Google's business-model managed to quickly grow the company from an above-average search engine, into a global corporation with a market-cap of $142 billion, generating over $16 billion in annual revenues. They've managed to buy numerous innovative start-ups (everything from YouTube, to Picasa, to the core engine of their Google Earth service), created their own widespread services like Gmail & Orkut, and are pushing the barrier with cloud-computing, their new internet browser (Chrome) and the soon to be released Google cellphone. Yup, they sure do seem to have everything.

Now for Google's humble beginning: two university students started up Google in a friend's garage, and in a few short months, boom! The idea was actually envisioned back in 1996 though, which is a little annoying because that was when I created my first website. Sadly enough, theirs has managed to make them billionaires, mine has not. (If you really want to take a look at my website, which I don't advise, you can check it out here. Good for a laugh).

Anyway, we have Google to thank for quite a bit of the innovation/streamlining of the internet, because honestly, back then it was a bit of a crappy place. Take a look at Google's original page, for example:

Yeah... That's pretty crappy looking alright, but that's actually pretty simple and innovative in comparison to whatever else was out there on the internet. Let's take a look at a global corporation like McDonalds, for example. They must have had something that looked good back then, no?

Err... No... And dammit, my eyes hurt!!! But if you think that's bad, you need to actually browse their site; check out the funny animated dude and the cheesy comments, the crappy drawings, and the supposedly different adult/kid links that both lead to the same place (click on the Mcdonalds page to go there).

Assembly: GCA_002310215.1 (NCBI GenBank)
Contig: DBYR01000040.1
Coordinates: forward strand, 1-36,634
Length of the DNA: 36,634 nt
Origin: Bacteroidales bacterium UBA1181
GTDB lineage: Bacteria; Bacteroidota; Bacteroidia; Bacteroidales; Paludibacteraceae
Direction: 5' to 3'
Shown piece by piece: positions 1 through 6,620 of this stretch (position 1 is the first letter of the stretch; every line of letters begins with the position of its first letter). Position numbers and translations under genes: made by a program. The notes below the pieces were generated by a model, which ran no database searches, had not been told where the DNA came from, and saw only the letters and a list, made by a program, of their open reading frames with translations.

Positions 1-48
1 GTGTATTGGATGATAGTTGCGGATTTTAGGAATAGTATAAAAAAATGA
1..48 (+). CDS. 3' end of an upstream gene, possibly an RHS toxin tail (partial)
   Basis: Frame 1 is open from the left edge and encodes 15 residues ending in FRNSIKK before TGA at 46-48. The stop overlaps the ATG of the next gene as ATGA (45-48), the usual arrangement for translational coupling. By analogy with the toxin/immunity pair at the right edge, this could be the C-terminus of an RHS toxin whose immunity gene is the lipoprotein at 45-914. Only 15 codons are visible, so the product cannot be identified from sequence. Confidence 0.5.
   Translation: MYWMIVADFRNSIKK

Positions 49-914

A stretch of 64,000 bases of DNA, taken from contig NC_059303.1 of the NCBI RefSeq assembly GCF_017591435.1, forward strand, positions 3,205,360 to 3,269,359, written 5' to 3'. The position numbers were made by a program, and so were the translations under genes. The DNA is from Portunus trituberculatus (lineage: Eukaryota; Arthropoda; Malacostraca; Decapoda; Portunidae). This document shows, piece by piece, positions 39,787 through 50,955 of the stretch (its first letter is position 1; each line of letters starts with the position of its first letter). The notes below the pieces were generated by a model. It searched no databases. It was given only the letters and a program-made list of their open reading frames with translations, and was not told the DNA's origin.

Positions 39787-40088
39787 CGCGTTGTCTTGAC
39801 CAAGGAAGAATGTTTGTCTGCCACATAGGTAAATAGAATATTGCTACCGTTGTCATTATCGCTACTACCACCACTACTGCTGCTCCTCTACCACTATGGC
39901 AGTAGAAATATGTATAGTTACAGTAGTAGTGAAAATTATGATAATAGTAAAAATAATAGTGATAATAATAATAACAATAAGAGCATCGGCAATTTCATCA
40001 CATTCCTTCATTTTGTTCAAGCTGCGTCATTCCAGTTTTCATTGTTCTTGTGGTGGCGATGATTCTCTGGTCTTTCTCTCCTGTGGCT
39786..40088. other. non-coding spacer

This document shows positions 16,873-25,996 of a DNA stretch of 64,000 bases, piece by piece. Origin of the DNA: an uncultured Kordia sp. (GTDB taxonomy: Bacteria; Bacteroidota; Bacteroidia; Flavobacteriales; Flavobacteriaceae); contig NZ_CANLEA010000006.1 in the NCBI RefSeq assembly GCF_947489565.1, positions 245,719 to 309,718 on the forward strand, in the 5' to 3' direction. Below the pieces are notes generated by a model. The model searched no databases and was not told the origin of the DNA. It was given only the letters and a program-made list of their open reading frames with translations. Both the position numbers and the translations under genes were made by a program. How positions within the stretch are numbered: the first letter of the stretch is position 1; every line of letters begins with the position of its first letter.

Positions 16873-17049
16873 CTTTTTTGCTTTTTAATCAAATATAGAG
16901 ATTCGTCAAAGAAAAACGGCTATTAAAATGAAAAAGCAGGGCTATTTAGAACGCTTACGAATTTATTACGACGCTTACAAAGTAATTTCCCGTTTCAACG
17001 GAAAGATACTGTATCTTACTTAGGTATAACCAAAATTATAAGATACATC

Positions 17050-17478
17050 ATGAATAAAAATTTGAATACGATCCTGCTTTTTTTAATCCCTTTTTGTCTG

It didn't stop there, here are just a few other websites that looked amazing back in the pre-Google days:

MSN (Yup, Microsoft!)

Lego, lovely.

Either way, let's just be glad that the internet isn't what it used to be back then, and thank you Google for being part of what makes it what it is today.

Congratulations to Google on your 10th.

(Written on Blogger, a Google service. Bloody hell, they do own everything, don't they!?)

6 September 2008

Injured Ant

From todays' Gulf Daily News (Letters Section)

Poor thing..!

In response to E Sankar (GDN, August 28) regarding her poor sick pigeon, I would like to inform her that I too am in need of urgent help.

I stepped on an ant this morning and I think I broke its right toe. I gave it a drop of water but I think it needs urgent medical attention. Can someone please help? It is at present under my left yellow Adidas running shoes.

I sincerely think the above issue is of great importance; hence I am taking my time in sending this letter to the GDN.


Lovely. Nice to see people still have a sense of humor during the holy month.

On a totally different note, the new issue of HalaBahrain Magazine is out, covering things to do, places to go, events, entertainment and much more! Check it out, like, right now:

3 September 2008

More Fun @ the Olympics

And I thought Takeshita was a bad name...

This guy's got it worse. No matter how well he's doing, whenever the crowds start chanting his name, he can't help but be reminded.....